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To: jerry557

Its empty nest syndrome in reverse.


7 posted on 03/02/2010 1:25:00 AM PST by Sarah-bot (Ball sprouts $0.10 a bushel)
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To: jerry557

I suspect many liberal young adults never left home to begin with.


8 posted on 03/02/2010 1:29:23 AM PST by ComputerGuy (0bamas IQ = (100 + 85) / 2)
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To: exnavy

Same here, my son moved back in with me and pays half the expenses. It helps me, as my wages were cut.


9 posted on 03/02/2010 1:31:53 AM PST by gattaca (Great things can be accomplished if you don't care who gets the credit. Ronald Reagan)
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To: Arthur McGowan

Same with my parents. They were married in 1949 and lived for awhile w/my grandparents. Then they lived in an apartment in my grandfather’s business, rent was free but they had do work(in addition to their regular jobs) in exchange for the free rent.

I feel for kids today. Our son has an advanced degree, he has a good job, pays his bills, lives on his own, but the pay compared to salaries in the near past is low. Plenty to pay his way, but as I said, he has the weight of a Bachelors and Masters degree.

Big companies in our town are taking advantage of the glut of workers and paying pretty low salaries which is just supply and demand playing out in our economy. I saw a couple ads last week for accountants at major firms and they were paying $35,000...I don’t know what a “normal” salary for that field is, but that seemed low.

So moving back in w/parents, might be the wise thing to do for some of these kids...but that doesn’t mean the parents should give them a free ride. I guarantee the last thing a 20 something kid wants to do is live with their parents.


10 posted on 03/02/2010 2:37:48 AM PST by dawn53
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To: jerry557

When I was in my twenties, in the mid-80s, I needed a place to live while I got started, so I was with my family for 16 months. I worked like a dog and got out as soon as I could, so I could get on with my life and they could get on with theirs. I wouldn’t say it was good for them, but I had no other choice. As soon as I had another choice, I took it.

And, BTW, that choice was not an “upward trajectory”. I went from well off to pretty damn poor. But I was poor and independent, and the poverty did not last for long. Even in the mid-80s in Michigan (with 14% unemployment), there was a place for a young man willing to work hard.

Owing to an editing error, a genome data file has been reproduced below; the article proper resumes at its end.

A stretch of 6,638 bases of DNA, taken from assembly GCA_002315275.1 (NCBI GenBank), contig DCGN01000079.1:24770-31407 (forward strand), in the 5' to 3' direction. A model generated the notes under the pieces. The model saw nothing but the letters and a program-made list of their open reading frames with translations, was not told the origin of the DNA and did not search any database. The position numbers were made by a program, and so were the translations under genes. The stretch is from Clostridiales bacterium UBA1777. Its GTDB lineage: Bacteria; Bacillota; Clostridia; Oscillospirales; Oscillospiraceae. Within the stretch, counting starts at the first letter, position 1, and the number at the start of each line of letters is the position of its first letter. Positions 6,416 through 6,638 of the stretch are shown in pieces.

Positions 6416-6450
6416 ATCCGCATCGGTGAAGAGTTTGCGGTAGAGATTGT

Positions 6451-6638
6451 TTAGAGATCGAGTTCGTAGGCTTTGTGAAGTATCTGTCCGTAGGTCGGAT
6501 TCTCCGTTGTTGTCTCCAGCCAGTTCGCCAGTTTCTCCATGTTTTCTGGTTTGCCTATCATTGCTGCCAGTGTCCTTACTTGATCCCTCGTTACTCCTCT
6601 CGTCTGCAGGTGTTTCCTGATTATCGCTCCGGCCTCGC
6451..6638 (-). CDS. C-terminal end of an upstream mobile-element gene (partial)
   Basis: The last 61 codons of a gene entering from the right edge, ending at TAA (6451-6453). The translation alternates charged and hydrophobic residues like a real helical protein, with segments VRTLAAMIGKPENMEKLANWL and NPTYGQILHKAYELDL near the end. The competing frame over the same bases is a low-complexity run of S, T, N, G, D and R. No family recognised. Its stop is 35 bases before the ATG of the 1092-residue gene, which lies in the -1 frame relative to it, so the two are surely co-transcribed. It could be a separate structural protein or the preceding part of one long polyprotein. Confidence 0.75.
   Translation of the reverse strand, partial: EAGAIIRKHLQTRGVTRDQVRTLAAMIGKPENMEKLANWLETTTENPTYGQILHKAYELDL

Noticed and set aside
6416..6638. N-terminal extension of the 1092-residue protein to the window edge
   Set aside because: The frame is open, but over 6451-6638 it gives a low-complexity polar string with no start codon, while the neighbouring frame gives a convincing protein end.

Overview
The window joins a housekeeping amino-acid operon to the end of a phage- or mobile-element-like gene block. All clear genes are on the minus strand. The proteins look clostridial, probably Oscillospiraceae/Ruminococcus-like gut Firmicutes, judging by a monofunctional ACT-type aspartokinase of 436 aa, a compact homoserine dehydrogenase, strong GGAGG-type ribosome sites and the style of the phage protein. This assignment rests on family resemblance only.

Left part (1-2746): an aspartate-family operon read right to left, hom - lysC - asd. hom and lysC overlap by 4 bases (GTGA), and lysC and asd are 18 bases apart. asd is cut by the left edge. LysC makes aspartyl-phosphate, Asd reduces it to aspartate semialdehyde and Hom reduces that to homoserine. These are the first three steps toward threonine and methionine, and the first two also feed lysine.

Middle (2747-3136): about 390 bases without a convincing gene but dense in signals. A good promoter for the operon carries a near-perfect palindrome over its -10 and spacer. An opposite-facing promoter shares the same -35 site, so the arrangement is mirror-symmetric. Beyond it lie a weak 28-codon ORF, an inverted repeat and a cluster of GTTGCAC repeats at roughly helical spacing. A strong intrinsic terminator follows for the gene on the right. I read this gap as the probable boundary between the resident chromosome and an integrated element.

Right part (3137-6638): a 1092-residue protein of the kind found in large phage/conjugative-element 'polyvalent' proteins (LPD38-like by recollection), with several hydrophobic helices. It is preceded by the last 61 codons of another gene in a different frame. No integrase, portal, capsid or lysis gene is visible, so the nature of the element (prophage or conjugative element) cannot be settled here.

So, I’m not knocking it. But it should be a temporary arrangement for the purposes of establishing independence. The problem, for many, is that it is a comfortable trap, that they are not willing to abandon until something better comes along. They should be prepared to abandon it for something much worse, because that something worse will be the foundation on which they build their own lives.

Of course, one of the worst provisions of Obamacare is the extension of medical care to “children” up to the age of 27. This just institutionalizes the problem, and gives people a strong financial incentive to stay in the trap.


11 posted on 03/02/2010 2:39:07 AM PST by Haiku Guy (If you have a right / To the service I provide / I must be your slave.)
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To: Southack
Make your own job.

If I were a young person starting out today, I would learn how to lay ceramic tile. People who can lay tile make really good money, and their skill is always in short supply. It is a skill that can be learned quickly and fairly cheaply. Go down to the local Home Depot and get some plywood, some cheap tile and a tile cutter. Lay the tile down in various arrangements and figure out how all of the angles work. Peel it off, and do it again, and again and again. In a little while, you'll be pretty good at it.

In a few weeks, you can be doing jobs (for the cost of materials) for friends and acquaintances. Do a good job and take lots of pictures. Tell them they don't have to pay you, but they do have to write you a reference. That work can then be the portfolio you use to land paying jobs.

It is good-paying work with low barriers to entry. And, in it's way, it is beautiful.

12 posted on 03/02/2010 2:47:39 AM PST by Haiku Guy (If you have a right / To the service I provide / I must be your slave.)
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To: Southack

Locksmithing is a smart idea. I’ll mention that to my oldest son, who says he never wants to be a corporate employee.


13 posted on 03/02/2010 3:11:11 AM PST by Tax-chick (Aw, CUSSWORDS!!!)
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To: olivia3boys

During my first semester at college, my mother sold my furniture and moved her tax office into my former bedroom. When I got home, she said, “Nice to see you, when are you leaving? The next guest needs the room starting January 15.”

Point made.


14 posted on 03/02/2010 3:13:10 AM PST by Tax-chick (Aw, CUSSWORDS!!!)
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To: Haiku Guy

Ooh, another good idea for the boy who’s handy with his hands. The hardware stores even offer a free half-day instruction course fairly regularly. I’ll have to check the schedule.

And you’re right about the Obamacare provision for “children” in their late 20s. Just as in Europe, it would be one more reason for people to avoid forming their own households indefinitely. Drops your native birthrate down to practically zero, which increases the “need” for Moslem immigrants. Hmmmm ... could there be a plan, there?


15 posted on 03/02/2010 3:16:29 AM PST by Tax-chick (Aw, CUSSWORDS!!!)
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To: jerry557

It’s karma - the older set has dumped all kinds of debt on the kids, and ruined the economy for them.
Ironically, what FDR’s program of Social Security did drove families apart, (by giving kids an excuse not to look after their aging parents) and the laws of economics he violated in doing so are bringing families back together.


16 posted on 03/02/2010 3:18:12 AM PST by H.Akston (Please, AZ, throw out that tired old moderate, John McCain.)
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To: jerry557
I'm with you. I don't blame them at all. I know a lot of very smart, hard working young people who cannot break into a career right now.

1. Many "Baby Boomers" are not retiring, nor will they retire at the early age they thought they would. Their "201K" took care of that. There is not enough room for the younger people when this happens.